Investors' petition to Shell to improve oil sands disclosure is a sign of a broader trend
A coalition of over 140 investors wants the opportunity to scrutinize Royal Dutch Shell plc's decision to invest in Alberta's oil sands. The investors succeeded in having a motion added to the agenda for Shell's 2010 annual general meeting that, if passed, will require the company's Audit Committee or Risk Committee to report on the relevant investment analysis in time for the 2011 AGM. While this initiative is uniquely focused on Shell, it is part of a larger trend whereby progressive investors are calling upon large emitters to improve their climate change disclosure. Canadian reporting issuers should consider preparing today for the disclosure requirements of the future.
The Shell motion
The initiative is being co-ordinated by FairPensions, campaigning organisation founded in 2005 to promote responsible investment in the pensions and investment industry. The coaltions 142 supporters include fund managers, pension funds, foundations and faith groups. Major financial players in the coalition include The Co-operative Asset Management (which is also funding legal action by the Creen Nation alleging that Shell's oil sands development infringes their Constitutionally protected rights), the UNISON Staff Pension Scheme and a significant contribution from Rathbone Greenbank Investments clients.
The following is the full text of the proposed resolution:
That in order to address our concerns for the long term success of the Company arising from the risks associated with oil sands, we as shareholders of the Company direct that the Audit Committee or a Risk Committee of the Board commissions and reviews a report setting out the assumptions made by the Company in deciding to proceed with oil sands projects regarding future carbon prices, oil price volatility, demand for oil, anticipated regulation of greenhouse gas emissions and legal and reputational risks arising from local environmental damage and impairment of traditional livelihoods. The findings of the report and review should be reported to investors in the Business Review section of the Company's Annual Report presented to the Annual General Meeting in 2011.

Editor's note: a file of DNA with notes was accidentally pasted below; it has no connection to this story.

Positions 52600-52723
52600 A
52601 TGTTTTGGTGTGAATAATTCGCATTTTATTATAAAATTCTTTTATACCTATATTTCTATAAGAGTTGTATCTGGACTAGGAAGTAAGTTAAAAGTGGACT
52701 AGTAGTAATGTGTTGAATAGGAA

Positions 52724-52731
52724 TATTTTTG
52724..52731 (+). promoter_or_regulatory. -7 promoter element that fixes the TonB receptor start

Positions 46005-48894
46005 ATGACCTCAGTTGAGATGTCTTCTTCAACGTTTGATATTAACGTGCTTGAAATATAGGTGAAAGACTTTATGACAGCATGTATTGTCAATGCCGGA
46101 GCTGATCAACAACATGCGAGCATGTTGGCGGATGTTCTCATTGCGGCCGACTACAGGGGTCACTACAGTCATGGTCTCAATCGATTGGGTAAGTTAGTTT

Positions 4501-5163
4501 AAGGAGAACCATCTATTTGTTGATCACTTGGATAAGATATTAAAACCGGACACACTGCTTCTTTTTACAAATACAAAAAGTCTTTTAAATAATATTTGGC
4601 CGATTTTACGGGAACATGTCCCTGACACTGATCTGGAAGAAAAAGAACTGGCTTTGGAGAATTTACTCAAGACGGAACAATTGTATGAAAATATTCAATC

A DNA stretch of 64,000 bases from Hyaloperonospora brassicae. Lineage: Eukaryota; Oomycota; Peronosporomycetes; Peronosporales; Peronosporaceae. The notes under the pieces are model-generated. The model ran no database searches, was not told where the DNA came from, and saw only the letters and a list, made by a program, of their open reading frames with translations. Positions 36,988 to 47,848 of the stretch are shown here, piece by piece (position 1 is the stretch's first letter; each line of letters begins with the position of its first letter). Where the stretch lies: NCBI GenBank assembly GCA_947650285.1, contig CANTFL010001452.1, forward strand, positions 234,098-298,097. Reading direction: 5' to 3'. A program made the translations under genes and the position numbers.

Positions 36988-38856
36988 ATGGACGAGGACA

The motion was informed by a general concern about the environmental impacts of the development of the oil sands and specifically by concerns regarding:
In its response, Shell noted that the oil sands account for only 2.5% of its production. "The resolution is basically a request for further information around the economics and other aspects of our oil sands operations. The resolution is submitted by shareholders representing some 0.15% of our total outstanding shares," said the company.
The investor's acknowledged that Shell has provided some disclosure, but believe that more is required. The Co-operative Asset Management's Niall O'Shea said, "given Shell's level of commitment to oil sands there is a greater obligation to shareholders to reassure how it would cope under a number of scenarios. We acknowledge Shell has already done some work in this area but it does not go anywhere near far enough to allay our concerns."
Shell's AGM will be held in the Hague on May 18, 2010.
Shell is not the only entity under pressure to improve environmental disclosure in the public markets. A variety of investor-backed initiatives are calling for more thorough financial reporting and discussion of climate change issues by public companies. Some recent examples include the following:
Despite the lacklustre outcome of Copenhagen, the glacial progress of the Waxman-Markey bill through the U.S. Senate, and Canada's lack of emissions policy at the federal level, we expect that the investment community will continue to call for improved climate change disclosure through 2010. This trend will be facilitated by the introduction of mandatory emissions reporting requirements in many jurisdictions and by the credible threat that the U.S. EPA will regulate greenhouse gases if Congress fails to do so.
Companies may be wary of being the first to provide comprehensive climate change disclosure, as doing so may (fairly or unfairly) cause the market to devalue the stocks of such companies relative to their more tight-lipped peers. However, companies should nevertheless expect that more disclosure will be required in the foreseeable future. Such companies will not be able to understand their climate change risk exposure overnight. They should therefore consider developing systems today to enable them to meet the disclosure requirements of tomorrow.